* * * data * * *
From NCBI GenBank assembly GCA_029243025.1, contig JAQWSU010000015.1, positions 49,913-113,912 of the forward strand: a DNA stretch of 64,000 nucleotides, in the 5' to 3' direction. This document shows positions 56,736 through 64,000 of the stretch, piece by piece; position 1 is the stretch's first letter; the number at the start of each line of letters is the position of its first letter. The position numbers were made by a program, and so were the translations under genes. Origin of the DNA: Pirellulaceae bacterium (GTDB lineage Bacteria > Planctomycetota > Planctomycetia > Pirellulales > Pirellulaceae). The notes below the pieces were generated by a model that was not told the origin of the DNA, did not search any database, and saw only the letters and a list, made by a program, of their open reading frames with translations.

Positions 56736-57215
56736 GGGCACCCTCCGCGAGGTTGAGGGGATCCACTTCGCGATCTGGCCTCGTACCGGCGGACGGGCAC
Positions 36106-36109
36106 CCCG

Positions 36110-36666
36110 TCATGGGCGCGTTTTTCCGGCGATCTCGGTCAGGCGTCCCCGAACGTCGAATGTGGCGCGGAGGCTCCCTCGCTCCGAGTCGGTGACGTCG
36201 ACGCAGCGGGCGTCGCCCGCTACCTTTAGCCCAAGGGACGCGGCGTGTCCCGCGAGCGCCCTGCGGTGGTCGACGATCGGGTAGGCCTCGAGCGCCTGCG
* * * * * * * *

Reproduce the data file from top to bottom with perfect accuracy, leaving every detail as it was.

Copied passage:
From NCBI GenBank assembly GCA_029243025.1, contig JAQWSU010000015.1, positions 49,913-113,912 of the forward strand: a DNA stretch of 64,000 nucleotides, in the 5' to 3' direction. This document shows positions 56,736 through 64,000 of the stretch, piece by piece; position 1 is the stretch's first letter; the number at the start of each line of letters is the position of its first letter. The position numbers were made by a program, and so were the translations under genes. Origin of the DNA: Pirellulaceae bacterium (GTDB lineage Bacteria > Planctomycetota > Planctomycetia > Pirellulales > Pirellulaceae). The notes below the pieces were generated by a model that was not told the origin of the DNA, did not search any database, and saw only the letters and a list, made by a program, of their open reading frames with translations.

Positions 56736-57215
56736 GGGCACCCTCCGCGAGGTTGAGGGGATCCACTTCGCGATCTGGCCTCGTACCGGCGGACGGGCAC
Positions 36106-36109
36106 CCCG

Positions 36110-36666
36110 TCATGGGCGCGTTTTTCCGGCGATCTCGGTCAGGCGTCCCCGAACGTCGAATGTGGCGCGGAGGCTCCCTCGCTCCGAGTCGGTGACGTCG
36201 ACGCAGCGGGCGTCGCCCGCTACCTTTAGCCCAAGGGACGCGGCGTGTCCCGCGAGCGCCCTGCGGTGGTCGACGATCGGGTAGGCCTCGAGCGCCTGCG